But it’s not just our eyes — animals also have to endure teasing, because the Indian zoo enclosure privileges an explicit gaze on the animal, rather than engendering an understanding of the subject. If we are to understand the subject, then we need to know leopards like to hide and should be given more hiding places within its enclosure, that monkeys like to play and require toys, ropes and tools so they don’t go mad from boredom. And people require education too — teasing a wild animal to prove one’s bravado is not machismo, it’s sadism. Instead of focusing on getting more footfall, zoos should devote training and funding to crowd management and behaviour.
At the end of the day, zoos do not depend on crowd tickets to stay running. What they should wear as a badge of honour is not the thousands that come to visit, but a visitor group that learns to respect animals, even if in small numbers.
The question of fudging zoo death data comes up because zoos feel the need to keep acquiring animals. Instead, they should keep animals to a bare minimum, keeping in mind questions of heat or cold, facilities and veterinary capacities. Why have foreign penguins in a tropical climate, when we can have species better suited to heatwaves? Zoos feel such a need to acquire animals that there have been periodic allegations that rare animals are bought from illegal poachers or illegal local markets.
That in itself is the death of irony.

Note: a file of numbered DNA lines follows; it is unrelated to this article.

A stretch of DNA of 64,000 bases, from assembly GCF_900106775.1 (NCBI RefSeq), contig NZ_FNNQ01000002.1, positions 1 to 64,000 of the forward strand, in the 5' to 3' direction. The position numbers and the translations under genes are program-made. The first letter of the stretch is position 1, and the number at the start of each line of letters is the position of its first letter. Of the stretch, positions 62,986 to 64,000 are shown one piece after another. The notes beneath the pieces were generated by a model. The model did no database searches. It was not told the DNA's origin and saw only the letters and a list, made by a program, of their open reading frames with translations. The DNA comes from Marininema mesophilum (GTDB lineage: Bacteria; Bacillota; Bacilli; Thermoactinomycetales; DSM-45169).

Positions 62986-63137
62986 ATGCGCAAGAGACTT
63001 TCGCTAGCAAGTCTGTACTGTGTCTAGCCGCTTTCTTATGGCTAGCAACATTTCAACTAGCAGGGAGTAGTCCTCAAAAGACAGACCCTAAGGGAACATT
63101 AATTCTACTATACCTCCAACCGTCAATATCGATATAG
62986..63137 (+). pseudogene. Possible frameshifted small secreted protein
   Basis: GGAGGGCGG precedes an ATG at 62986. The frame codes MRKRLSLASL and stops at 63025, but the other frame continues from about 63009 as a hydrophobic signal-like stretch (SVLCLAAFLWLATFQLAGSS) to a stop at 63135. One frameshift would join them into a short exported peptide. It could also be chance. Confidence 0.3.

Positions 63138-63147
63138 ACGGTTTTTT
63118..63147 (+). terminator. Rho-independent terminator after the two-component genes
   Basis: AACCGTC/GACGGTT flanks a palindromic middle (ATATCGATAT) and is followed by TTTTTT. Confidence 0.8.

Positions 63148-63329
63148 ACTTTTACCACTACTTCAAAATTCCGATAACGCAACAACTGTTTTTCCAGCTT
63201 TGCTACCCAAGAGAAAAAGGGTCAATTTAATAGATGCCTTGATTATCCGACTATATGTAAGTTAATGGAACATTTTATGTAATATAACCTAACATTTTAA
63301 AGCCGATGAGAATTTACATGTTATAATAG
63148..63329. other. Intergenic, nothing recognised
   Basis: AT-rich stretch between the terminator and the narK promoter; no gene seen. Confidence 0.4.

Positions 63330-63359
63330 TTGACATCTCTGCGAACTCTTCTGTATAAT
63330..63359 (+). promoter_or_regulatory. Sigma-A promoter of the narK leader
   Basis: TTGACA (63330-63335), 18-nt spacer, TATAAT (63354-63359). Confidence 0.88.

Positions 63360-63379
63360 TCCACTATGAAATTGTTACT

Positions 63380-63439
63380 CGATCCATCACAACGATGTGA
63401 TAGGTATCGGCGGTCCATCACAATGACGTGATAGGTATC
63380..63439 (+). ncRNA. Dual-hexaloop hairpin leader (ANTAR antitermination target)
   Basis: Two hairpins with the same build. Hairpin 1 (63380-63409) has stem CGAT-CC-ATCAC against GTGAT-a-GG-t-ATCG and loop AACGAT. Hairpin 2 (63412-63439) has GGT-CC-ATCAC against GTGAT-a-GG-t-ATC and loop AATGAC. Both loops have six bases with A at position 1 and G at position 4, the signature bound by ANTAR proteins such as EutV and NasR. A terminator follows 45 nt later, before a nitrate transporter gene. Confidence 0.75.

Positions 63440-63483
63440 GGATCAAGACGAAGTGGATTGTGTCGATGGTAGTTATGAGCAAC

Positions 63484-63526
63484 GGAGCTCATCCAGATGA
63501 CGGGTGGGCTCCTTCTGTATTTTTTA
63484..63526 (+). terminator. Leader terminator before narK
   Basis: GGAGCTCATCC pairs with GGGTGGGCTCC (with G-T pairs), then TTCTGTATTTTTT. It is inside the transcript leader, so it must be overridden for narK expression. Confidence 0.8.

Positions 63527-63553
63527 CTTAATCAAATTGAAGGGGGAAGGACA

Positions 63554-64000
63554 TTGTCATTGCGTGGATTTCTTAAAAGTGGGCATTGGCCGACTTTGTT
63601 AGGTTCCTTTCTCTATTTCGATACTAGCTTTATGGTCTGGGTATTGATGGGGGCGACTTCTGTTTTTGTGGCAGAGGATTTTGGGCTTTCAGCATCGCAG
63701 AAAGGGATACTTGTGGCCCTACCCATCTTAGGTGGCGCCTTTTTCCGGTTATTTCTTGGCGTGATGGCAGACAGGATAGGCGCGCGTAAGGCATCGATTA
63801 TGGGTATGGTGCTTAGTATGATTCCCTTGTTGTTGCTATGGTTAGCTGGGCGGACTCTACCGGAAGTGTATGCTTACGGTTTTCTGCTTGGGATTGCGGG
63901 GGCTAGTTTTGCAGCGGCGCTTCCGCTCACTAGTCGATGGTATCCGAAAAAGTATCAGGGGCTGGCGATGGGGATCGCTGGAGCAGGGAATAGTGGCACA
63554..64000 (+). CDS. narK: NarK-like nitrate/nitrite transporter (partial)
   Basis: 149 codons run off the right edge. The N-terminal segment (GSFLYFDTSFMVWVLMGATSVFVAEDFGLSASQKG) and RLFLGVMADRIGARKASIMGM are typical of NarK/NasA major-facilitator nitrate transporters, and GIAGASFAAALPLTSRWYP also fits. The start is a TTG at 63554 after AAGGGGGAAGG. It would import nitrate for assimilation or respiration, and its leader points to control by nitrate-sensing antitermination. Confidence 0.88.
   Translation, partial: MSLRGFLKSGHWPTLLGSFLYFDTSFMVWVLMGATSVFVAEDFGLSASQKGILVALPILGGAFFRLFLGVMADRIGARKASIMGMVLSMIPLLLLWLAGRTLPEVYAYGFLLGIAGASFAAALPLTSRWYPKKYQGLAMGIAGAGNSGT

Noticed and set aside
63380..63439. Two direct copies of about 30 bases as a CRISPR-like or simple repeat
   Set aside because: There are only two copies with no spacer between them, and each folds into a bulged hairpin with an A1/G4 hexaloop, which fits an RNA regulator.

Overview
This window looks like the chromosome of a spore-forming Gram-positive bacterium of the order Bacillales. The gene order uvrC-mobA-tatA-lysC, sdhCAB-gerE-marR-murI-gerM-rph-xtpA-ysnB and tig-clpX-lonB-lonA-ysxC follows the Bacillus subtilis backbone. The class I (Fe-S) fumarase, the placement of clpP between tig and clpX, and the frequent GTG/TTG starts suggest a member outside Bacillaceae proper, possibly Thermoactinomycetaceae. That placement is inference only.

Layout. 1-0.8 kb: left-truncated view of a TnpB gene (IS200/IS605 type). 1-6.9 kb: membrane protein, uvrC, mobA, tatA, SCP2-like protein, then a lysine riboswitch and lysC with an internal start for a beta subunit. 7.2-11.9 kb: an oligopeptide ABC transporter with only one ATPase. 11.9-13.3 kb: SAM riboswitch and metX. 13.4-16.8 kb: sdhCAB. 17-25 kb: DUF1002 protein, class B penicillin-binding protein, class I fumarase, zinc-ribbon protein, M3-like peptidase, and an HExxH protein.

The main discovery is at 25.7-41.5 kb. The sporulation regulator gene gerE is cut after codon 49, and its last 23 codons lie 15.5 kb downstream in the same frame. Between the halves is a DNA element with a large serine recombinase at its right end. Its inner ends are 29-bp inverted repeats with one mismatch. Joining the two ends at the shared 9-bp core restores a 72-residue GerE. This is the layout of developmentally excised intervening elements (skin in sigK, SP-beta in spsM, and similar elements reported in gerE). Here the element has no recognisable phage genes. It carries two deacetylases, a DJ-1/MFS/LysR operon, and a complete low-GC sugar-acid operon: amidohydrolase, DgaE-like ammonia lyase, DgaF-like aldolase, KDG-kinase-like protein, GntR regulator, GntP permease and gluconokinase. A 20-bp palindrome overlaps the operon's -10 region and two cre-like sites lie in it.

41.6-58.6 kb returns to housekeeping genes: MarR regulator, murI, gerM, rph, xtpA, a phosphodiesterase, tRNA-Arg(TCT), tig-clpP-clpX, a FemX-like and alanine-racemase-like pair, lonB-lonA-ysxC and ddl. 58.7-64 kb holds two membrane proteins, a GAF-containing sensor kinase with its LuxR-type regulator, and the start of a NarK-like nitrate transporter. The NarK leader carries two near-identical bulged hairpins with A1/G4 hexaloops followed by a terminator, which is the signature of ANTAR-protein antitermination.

Caged: Claustrophobic enclosures and uninhabitable conditions mar the lives of animals in Indian zoos. (Representational photo: Wikimedia Commons)
Zoos need to develop veterinary facilities of excellence, rather than turn into animal husbandry units producing or acquiring animals endlessly. Veterinary excellence in zoos can mean acquiring solutions to treat wildlife in Nature when required.
Zoos can be free-range habitat
Instead of having a thousand captive animals in small cages, zoos can enhance their natural zones and green belts so free-ranging wild animals can use the zoo as habitat. Zoos are fantastic open spaces, and with some management interventions, they can also become fine habitat. For instance, migratory birds come to the Delhi zoo each winter. Lesser enclosures and more native trees and wetlands would help the wild beast looking for refuge, and turn the area into a living lab.
It is true that zoos are often the first window to wild animals for many. They perform an important role in bridging a deficit of Nature that many may not even know they have. In a zoo, you wonder at a giraffe’s long legs and sweeping eyelashes. The way goral can climb a steep rock face. How ostriches eat rocks and pebbles (and an occasional camera lens cap if you are not careful). How a python coils like a rope. How a gorilla cares for her young. How parrots climb up surfaces using their hooked beaks.
But the choice is not to have zoos — it is only to have good zoos.
Prison or home? Zoos are often the first window to wild animals for many and must bear more responsibility. (Representational photo: Wikimedia Commons)
Zoos have a great capacity to move, inspire and touch us. But precisely because we are dealing with the inspirational matter, we need to look at them with more responsibility. Inspiration can’t be bought in stores. It needs nurturing, attention and mindfulness.
Years ago, a seven-year-old learnt a Black Jaguar is not just a car she saw on Delhi’s roads.
If you take that human to a good zoo with thoughtful enclosures, a monitored crowd and wide open spaces, that wondering, wide-eyed awe will return in a heartbeat.
This first appeared in my column in DailyO.